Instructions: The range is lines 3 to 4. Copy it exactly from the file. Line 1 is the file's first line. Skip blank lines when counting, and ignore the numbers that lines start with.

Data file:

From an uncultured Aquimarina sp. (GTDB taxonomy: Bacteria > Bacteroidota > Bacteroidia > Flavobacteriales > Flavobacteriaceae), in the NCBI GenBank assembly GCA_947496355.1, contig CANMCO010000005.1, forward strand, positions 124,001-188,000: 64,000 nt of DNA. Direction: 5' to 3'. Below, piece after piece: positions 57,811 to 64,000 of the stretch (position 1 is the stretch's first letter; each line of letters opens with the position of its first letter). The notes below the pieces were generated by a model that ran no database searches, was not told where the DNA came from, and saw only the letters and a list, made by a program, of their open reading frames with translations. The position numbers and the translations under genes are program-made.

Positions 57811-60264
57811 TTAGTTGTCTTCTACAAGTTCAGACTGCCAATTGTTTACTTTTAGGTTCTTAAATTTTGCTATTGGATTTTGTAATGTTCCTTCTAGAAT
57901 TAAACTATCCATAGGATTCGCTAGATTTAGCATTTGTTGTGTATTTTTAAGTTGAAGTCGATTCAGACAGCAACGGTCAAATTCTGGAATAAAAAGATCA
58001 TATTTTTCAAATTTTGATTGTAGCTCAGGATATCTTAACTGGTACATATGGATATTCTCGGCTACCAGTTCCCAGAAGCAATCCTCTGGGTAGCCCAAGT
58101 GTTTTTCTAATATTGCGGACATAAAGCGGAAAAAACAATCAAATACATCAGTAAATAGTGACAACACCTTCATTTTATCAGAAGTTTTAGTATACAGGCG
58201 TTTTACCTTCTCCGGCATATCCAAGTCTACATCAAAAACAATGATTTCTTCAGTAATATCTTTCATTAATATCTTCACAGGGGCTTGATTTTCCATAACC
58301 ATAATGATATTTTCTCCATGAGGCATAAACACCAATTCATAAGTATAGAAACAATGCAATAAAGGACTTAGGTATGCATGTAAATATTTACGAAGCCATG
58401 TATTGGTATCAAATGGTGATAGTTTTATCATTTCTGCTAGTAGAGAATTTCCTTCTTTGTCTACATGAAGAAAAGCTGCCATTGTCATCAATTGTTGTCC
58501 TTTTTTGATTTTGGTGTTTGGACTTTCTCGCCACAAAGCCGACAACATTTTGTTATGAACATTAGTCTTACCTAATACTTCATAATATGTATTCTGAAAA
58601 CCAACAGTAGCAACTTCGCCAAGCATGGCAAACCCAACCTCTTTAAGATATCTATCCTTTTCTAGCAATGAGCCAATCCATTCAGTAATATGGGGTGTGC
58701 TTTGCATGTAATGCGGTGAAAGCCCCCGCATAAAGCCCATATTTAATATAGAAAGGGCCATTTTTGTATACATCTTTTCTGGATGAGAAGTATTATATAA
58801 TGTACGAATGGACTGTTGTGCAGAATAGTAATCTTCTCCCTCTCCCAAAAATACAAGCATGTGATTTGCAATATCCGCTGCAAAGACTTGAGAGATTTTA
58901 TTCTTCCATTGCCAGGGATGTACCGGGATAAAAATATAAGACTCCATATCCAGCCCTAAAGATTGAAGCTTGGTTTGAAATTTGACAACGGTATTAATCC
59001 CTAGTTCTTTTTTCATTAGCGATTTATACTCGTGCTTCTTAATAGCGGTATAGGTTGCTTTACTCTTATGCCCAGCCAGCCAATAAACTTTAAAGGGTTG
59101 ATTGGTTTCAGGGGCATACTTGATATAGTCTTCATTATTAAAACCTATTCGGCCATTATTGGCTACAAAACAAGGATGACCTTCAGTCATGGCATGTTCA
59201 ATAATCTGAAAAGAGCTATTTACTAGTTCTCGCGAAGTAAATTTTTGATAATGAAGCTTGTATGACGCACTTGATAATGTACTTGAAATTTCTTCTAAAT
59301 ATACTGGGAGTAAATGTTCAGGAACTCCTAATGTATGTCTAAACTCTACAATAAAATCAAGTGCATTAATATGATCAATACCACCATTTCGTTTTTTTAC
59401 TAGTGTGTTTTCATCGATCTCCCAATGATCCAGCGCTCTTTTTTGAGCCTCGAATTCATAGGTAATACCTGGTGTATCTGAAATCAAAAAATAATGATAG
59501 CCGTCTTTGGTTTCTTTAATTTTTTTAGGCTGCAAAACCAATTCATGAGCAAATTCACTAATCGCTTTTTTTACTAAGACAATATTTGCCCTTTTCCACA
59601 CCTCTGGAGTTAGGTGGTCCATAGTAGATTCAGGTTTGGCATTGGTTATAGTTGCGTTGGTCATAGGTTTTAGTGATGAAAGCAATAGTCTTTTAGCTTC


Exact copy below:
57811 TTAGTTGTCTTCTACAAGTTCAGACTGCCAATTGTTTACTTTTAGGTTCTTAAATTTTGCTATTGGATTTTGTAATGTTCCTTCTAGAAT
57901 TAAACTATCCATAGGATTCGCTAGATTTAGCATTTGTTGTGTATTTTTAAGTTGAAGTCGATTCAGACAGCAACGGTCAAATTCTGGAATAAAAAGATCA